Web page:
- (void) cameraImageFullSizeImageReadyNotificationObserver: (NSNotification *) notification
NSLog( @"cameraImageFullSizeImageReadyNotificationObserver" );
[cc stopPreview];
CameraImage * cameraImage = (CameraImage *) [notification object];
if ( cameraObserver && [cameraObserver respondsToSelector: @selector(imageWasSelected:)] )
[cameraObserver performSelector: @selector(imageWasSelected:) withObject: cameraImage];

The important piece of information here is that the "object" property of the notification contains an instance of the CameraImage class, which belongs to the PhotoLibrary API framework. In a moment we'll show how to deal with CameraImage instances.

For photos picked with the photo album browser, we use the PLUIController class. A line like

[[PLUIController sharedInstance] setDisplayingPhotoPicker: YES];

will trigger selection of a photo from the photo album. If you set a delegate object, the photo album will invoke your delegate's imageWasSelected method, indicating as a parameter the CameraImage instance that corresponds to the image selected. Note we are using the shared PLUIController instance and do not instantiate a copy ourselves - results are more difficult to achieve the other way around, because the constructor of the shared object actually knows how the instance has to be instantiated, while we have no idea about the properties we should set to make it work.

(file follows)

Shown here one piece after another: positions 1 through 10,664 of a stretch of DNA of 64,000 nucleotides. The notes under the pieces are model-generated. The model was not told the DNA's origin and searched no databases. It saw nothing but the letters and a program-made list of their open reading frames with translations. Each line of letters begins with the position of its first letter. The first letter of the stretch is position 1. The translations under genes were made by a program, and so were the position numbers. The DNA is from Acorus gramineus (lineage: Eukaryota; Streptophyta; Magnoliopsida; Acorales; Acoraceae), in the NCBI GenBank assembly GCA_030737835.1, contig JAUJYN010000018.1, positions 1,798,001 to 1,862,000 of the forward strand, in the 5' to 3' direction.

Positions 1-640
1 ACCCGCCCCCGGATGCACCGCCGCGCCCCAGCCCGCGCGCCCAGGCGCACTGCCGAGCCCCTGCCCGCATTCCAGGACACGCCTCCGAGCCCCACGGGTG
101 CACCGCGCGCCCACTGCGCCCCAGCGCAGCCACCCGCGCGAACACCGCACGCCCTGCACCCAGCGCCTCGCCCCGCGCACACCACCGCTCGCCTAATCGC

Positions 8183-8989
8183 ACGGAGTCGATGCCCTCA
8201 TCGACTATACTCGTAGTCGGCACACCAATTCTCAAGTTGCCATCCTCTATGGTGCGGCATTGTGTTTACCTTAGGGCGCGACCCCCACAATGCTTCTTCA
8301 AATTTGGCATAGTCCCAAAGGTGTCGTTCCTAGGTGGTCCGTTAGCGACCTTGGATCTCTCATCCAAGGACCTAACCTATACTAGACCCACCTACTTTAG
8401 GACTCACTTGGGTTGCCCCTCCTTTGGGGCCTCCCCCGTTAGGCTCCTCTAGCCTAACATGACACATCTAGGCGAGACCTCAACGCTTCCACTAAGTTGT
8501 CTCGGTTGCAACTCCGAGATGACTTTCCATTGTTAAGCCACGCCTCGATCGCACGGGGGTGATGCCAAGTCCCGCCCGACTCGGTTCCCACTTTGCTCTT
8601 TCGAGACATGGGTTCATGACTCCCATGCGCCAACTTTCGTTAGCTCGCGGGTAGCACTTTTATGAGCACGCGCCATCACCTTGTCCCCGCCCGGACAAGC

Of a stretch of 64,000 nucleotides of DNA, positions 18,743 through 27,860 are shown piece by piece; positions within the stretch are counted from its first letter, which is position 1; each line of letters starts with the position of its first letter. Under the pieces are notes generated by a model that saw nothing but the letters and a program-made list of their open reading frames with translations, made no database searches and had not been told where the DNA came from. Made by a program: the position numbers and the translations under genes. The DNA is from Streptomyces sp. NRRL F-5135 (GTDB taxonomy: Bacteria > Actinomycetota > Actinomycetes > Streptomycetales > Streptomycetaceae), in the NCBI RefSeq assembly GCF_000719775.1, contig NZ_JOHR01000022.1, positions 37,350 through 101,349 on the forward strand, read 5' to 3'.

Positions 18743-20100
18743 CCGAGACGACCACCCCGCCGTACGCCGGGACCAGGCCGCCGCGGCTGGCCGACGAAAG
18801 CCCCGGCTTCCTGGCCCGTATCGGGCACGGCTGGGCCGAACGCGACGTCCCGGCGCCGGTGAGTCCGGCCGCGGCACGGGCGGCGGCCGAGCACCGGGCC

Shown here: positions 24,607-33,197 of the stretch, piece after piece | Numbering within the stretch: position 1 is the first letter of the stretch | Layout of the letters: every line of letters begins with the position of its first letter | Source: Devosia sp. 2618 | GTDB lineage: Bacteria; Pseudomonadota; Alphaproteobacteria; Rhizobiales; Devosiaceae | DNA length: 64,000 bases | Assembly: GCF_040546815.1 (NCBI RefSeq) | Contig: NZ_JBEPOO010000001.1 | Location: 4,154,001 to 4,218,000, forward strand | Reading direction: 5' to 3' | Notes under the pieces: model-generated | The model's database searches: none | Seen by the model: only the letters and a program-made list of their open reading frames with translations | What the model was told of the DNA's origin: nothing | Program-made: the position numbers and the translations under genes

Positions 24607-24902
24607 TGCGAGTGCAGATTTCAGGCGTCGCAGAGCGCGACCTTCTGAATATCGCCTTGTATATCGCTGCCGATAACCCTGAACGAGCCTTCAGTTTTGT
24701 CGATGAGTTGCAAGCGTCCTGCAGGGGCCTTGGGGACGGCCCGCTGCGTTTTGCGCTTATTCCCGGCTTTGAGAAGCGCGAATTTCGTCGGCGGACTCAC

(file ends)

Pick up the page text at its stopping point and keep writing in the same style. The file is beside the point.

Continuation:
Therefore, for both types of photo selection (shooting with the camera or selecting a photo from the photo album), we end up with a CameraImage instance to deal with. A CGImage can be created from the CameraImage, using the following API call:

int orientation;
struct CGImage * cgimage = [image createFullScreenCGImageRef: &orientation];

Now we have a Core Graphics image, which is a good thing because there's actually a whole lot of documentation about that.

However, this is where things get a bit hairy regarding how to determine image orientation.

First of all, there are three different sets of values that refer to orientation characteristics:

- If you copy photos from your iPhone to your computer and look at them in an EXIF browser, you'll see that they contain one of the following values: "1" for "normal" images; "3" for images that are rotated 180 degrees; "6" for images that are rotated 90 degrees; and "8" for images that are rotated 90 degrees counter-clockwise.